Our Tears Are Sweet, Our Laughter Venomous is an exhilarating exploration of the work of twelve women artists of Iranian descent who challenge American media’s portrayal of Iran notable only for its extremism and anti-American policies, while ignoring the distinguished 2500 years history of Persian culture. Their art embodies a democratic ecosystem where resistance is nurtured, and alternative destinies are proclaimed. Though they work within the American branch of the Western art canon, their work is deeply inflected by memories of a land to which most fear returning.
These artists negotiate their own distinct positions, whether aesthetic or political, and do so in America’s socially warped post-pandemic landscape. While politics is key to understanding much of their work, and its reception, they deal with politics indirectly – through poignant and exquisite self-portraits, landscapes, or abstract imagery. They draw from Persia’s rich aesthetic tradition to convey political messages. They converse in a seductive language that can be understood across geographic and cultural boundaries. Minoo Emami literally begins her work with a dialog between women who were on both sides of the Iran-Iraq war. “Each woman tells me their personal story, creating a bond that influences my work.” Samira Abbassy reflects on her multiple cultural and geographic belongings: “We are all the product of cultural cross pollination.”///
Our Tears Are Sweet, Our Laughter Venomous is a translated line from a poem by Simin Behbahani (1927 - 2014), the national poet of Iran, who is known as her country’s pre- and post-revolutionary “lioness of dissent,” and "the unacknowledged legislator of the world."The poem is a response to the crushing casualties of the eight-year war with Iraq. Minoo Emami focuses on the long-term implications of that war. She casts porcelain limbs that are exquisitely decorated with beads and inscribed in gold with Persian script – reminders of the thousands who will never recover from this war. Emami explains: “I have reimagined and transformed the permanent consequences of war and its aftermath from my personal life into art. With the portrayal and utilization of used prostheses, I transform the harsh realities of war into objects of beauty.” Both Emami and Behbahani believe that the country and its people will be reborn. ….like arborists with fruit trees, “we are busy grafting.” There is no better metaphor for our exhibition!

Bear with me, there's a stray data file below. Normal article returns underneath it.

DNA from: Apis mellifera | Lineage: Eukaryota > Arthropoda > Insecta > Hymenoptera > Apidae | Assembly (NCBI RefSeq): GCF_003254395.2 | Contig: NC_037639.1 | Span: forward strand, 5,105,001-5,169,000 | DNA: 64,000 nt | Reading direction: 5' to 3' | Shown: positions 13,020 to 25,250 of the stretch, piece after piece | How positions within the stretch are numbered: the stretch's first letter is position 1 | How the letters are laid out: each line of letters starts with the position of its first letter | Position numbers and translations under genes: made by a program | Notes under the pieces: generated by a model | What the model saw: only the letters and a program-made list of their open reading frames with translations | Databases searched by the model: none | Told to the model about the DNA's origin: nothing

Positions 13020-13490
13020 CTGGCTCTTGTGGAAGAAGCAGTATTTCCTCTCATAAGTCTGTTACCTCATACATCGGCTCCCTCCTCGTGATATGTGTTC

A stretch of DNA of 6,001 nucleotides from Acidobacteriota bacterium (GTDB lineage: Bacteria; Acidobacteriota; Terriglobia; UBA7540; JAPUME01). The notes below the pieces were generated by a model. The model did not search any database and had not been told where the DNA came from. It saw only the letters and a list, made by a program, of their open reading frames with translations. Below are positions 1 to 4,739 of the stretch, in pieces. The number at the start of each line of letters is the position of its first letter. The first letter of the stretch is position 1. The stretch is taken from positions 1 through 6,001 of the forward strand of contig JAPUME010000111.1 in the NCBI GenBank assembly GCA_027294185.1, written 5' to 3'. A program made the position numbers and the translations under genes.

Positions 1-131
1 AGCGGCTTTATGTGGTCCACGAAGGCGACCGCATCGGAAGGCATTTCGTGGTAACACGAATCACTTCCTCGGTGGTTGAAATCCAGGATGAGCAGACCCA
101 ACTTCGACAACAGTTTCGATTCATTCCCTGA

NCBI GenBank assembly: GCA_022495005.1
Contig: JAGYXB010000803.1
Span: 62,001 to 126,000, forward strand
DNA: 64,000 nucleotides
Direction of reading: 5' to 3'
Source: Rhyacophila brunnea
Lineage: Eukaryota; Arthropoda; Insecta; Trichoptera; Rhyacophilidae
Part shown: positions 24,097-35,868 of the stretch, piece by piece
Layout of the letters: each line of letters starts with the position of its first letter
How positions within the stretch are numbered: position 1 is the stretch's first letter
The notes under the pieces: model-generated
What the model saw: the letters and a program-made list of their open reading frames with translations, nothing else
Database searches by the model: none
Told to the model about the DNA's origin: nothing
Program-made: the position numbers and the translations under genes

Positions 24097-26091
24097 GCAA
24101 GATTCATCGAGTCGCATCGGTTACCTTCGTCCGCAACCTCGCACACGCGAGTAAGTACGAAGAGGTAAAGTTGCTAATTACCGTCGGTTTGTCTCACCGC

Our Tears Are Sweet, Our Laughter Venomous may, at first glance, sound overly sensuous and melodramatic. In fact, Behbahani is celebrated for her use of the Ghazal – an Arabic verse form dating to the 7th century, written in decidedly elevated and ornate language and associated with romantic love. Anahita Vossoughi shared, “Venom can be both a poison and an antidote….Tears are a release of love, hate, confusion, anxiety, joy, and vulnerability. The contradictions and loops back that Simin Behbahani entices us through. It is a strategy I return to time and again in my practice, with the goal of making work that can be seen through a social, political and emotional lens simultaneously.” For me, this line exquisitely captures the sensitivity, passion, and hard work of each artist in this exhibition.